The Triglav National Park: A Century-Long Project

by Carolin Roeder
Arcadia, 2013, no. 13

The Triglav National Park, situated in the Julian Alps in Slovenia close to the border with Italy and Austria, is named after the country’s highest peak. Although the present-day park boundaries were established in 1981 under the socialist regime in Yugoslavia, the origins of nature protection in the Julian Alps date back to the Habsburg monarchy. Despite the changes of political systems and national boundaries, the highlands of the Julian Alps were always of particular interest to scientists and conservationists. The idea of a national park in the Julian Alps was appealing enough to survive imperial dissolution, border changes, and two world wars.

Triglav from the South. In the valley of Veljo Polje, Vodnikov Dom is visible, a mountain hut operated by the Slovenian Alpine Club.

In 1907, professor of seismology Albin Belar was commissioned by the Habsburg administration to compile a list of natural monuments worth protecting. Among others, he proposed setting aside the Valley of the Seven Lakes below the Triglav, which he deemed of interest for science and, due to its low economic value, easy to protect. Nevertheless, concrete protective measures were not established until after the Yugoslav monarchy succeeded the Habsburg reign. In 1924, the conservationists of the Museum Society’s Department for Nature Protection in Ljubljana and the Slovenian Alpine Club signed a lease agreement with the Forest Directorate which set aside the Valley of the Seven Lakes with the understanding that all institutions involved would support the project of the “Alpine Protection Park.” However, enforcement of conservation measures was poor. Peasants insisted on their usage rights of the pastures, and tourists, too, were all too often inclined to walk off the beaten tracks.

“Forbidden” – a rather traditional sign in the Triglav National Park on Mangart Pass, the highest mountain pass in Slovenia.

Over the course of the twentieth century, and increasingly after the Second World War when Slovenia was a republic in the Socialist Federal Republic of Yugoslavia, emerging narratives of Slovenian national identity drew on the symbolic power of the Alps. National identity thus secured political and public interest in the Triglav area, with the peak becoming Slovenia’s prime national symbol. Nonetheless, political inertia and competing interests between farmers, the park administration, local city governments, and the central government would impede conservation measures for decades to come.

In 1961, the Slovenian parliament established the Triglav National Park, yet it did not even come close to the standards set by the International Union for Conservation of Nature (IUCN). It covered only 2,000 hectares and remained relatively open for economic activities. When the national park was extended in 1981, the special law on the Triglav National Park distinguished between two zones of different protection levels (core and periphery) that corresponded to the IUCN categories II (National Park) and V (Protected Landscape).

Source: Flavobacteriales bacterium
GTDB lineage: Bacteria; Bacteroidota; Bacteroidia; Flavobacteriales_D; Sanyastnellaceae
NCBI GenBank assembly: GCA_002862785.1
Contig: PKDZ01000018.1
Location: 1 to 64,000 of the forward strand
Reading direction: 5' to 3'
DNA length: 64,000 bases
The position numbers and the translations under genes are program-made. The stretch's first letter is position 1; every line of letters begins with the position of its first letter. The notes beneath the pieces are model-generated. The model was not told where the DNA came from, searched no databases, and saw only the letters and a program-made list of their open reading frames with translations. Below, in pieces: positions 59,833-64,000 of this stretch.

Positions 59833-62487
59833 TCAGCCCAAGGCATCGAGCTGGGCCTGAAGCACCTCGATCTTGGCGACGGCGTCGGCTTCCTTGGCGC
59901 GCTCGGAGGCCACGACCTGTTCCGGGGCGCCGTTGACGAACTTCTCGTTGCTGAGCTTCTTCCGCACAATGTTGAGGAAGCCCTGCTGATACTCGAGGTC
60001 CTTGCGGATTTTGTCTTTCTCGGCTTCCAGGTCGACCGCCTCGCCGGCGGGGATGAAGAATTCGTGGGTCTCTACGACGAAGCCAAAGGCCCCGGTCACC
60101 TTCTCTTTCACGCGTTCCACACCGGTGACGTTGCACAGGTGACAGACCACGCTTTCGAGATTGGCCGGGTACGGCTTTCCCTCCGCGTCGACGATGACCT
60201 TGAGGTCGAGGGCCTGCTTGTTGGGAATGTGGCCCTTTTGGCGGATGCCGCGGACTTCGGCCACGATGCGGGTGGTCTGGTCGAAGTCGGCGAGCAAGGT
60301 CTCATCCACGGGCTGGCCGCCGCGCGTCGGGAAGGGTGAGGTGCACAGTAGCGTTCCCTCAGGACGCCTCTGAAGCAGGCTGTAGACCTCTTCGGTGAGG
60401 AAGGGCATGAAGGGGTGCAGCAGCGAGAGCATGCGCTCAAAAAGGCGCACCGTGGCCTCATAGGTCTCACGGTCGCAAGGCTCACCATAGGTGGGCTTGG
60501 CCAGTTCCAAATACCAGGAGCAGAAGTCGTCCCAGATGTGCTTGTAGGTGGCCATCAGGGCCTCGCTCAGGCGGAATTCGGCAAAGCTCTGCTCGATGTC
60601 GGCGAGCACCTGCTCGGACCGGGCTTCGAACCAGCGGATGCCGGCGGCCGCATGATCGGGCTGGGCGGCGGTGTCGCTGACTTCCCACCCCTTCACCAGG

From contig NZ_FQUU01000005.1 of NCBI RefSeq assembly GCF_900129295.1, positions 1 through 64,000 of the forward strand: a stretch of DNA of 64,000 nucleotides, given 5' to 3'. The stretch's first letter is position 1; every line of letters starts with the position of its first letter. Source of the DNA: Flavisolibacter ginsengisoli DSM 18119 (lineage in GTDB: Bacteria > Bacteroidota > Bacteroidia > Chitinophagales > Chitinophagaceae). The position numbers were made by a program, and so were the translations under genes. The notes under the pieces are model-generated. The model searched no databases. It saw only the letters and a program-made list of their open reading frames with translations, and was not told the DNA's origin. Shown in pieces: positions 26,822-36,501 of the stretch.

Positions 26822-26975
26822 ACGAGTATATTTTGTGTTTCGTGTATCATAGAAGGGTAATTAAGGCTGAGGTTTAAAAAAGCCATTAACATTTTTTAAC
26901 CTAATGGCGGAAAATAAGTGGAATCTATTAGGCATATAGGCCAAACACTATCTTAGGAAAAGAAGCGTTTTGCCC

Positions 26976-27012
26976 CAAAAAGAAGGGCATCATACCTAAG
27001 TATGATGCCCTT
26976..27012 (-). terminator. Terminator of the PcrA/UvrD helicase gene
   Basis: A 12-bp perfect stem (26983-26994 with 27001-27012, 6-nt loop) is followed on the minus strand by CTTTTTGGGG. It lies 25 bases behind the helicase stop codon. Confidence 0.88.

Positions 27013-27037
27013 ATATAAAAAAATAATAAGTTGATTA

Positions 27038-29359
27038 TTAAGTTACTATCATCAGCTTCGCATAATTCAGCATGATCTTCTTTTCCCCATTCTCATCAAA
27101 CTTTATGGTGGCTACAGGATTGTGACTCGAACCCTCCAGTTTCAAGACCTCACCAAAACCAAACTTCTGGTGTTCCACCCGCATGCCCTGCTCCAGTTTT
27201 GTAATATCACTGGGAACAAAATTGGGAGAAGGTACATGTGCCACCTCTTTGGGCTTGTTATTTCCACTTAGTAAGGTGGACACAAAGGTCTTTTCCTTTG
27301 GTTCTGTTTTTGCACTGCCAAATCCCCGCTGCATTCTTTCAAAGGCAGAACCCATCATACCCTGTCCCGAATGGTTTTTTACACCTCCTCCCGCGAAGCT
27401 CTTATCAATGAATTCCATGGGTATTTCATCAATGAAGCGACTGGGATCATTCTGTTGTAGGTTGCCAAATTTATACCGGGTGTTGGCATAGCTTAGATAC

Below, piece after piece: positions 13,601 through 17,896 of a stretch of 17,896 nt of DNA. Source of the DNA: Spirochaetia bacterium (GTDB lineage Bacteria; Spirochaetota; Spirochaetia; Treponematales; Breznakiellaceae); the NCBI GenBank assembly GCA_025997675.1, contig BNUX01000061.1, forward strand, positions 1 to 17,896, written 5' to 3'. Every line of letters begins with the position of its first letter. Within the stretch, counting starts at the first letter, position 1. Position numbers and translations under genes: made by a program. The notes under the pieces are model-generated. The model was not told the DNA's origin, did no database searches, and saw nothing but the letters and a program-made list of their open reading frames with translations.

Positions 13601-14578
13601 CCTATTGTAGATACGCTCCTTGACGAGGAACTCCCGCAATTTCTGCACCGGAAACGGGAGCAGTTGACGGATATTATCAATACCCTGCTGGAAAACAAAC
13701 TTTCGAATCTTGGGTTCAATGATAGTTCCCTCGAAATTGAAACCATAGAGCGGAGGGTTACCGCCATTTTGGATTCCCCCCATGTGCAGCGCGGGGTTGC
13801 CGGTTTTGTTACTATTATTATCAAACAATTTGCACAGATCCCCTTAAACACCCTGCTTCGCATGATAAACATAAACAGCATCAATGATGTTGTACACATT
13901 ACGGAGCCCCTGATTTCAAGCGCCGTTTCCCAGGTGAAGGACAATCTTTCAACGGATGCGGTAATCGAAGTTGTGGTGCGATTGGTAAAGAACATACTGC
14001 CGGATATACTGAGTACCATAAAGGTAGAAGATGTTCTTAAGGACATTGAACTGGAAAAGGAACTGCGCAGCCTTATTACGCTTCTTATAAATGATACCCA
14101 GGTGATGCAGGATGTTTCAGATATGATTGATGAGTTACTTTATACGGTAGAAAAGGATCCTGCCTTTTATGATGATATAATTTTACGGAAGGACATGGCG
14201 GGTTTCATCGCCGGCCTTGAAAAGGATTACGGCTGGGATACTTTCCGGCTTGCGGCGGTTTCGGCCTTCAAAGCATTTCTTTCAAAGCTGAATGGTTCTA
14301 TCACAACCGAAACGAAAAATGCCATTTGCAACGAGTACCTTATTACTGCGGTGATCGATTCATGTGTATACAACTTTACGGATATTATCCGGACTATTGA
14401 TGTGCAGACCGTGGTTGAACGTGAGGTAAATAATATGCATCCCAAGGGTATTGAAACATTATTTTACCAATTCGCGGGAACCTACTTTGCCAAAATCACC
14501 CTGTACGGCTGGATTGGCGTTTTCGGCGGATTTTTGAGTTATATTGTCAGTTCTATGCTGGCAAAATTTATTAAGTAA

Map of Triglav National Park

Slovenia became independent in 1991; it was time to replace the out-dated regulations. Severe debates over the future use of the park had polarized politicians, the public, and non-governmental organizations. Discussions about restoring the previous ownership of parts of the park linked conservation to the question of the role and rights of the church (which owns large parts of the park’s territory) in the postsocialist society and denationalization in general. It took a decade of negotiation before a new law concerning the Triglav National Park was finally passed in 2010.


How to cite

Roeder, Carolin. “The Triglav National Park: A Century-Long Project.” Environment & Society Portal, Arcadia (2013), no. 13. Rachel Carson Center for Environment and Society.

ISSN 2199-3408
Environment & Society Portal, Arcadia

Further readings: 
  • Belar, Albin, “Die Naturdenkmalstelle in Österreich mit besonderer Berücksichtigung des Landes Krain,” Wiener Zeitung, 9 June 1907, 3.
  • Peterlin, Stane, “Nekaj o zametkih in začetkih varstva narave v Sloveniji,” Varstvo spomenikov 20 (1976).
  • Roeder, Carolin Firouzeh. "Slovenia’s Triglav National Park: From Imperial Borderlands to National Ethnoscape." In Civilizing Nature: National Parks in Global Historical Perspective, edited by Bernhard Gissibl, Sabine Höhler, and Patrick Kupper, 240–55. New York: Berghahn Books, 2012.
  • Šaver, Boštjan. Nazaj v planinski raj: alpska kultura slovenstva in mitologija Triglava. Ljubljana: Fakultet za družbene vede, 2005.
  • Singleton, Fred, “Parks and Conservation of Nature in Yugoslavia.” In Environmental Problems in the Soviet Union and Eastern Europe, edited by Fred Singleton, 183–98. Boulder: Lynne Rienner, 1985.
  • Skoberne, Peter, “Prispevek poznavanju vloge Albina Belarja na področju varstva narave na Slovenskem,” Annales, Series Historia Naturalis 21, no. 1 (2011): 97–110.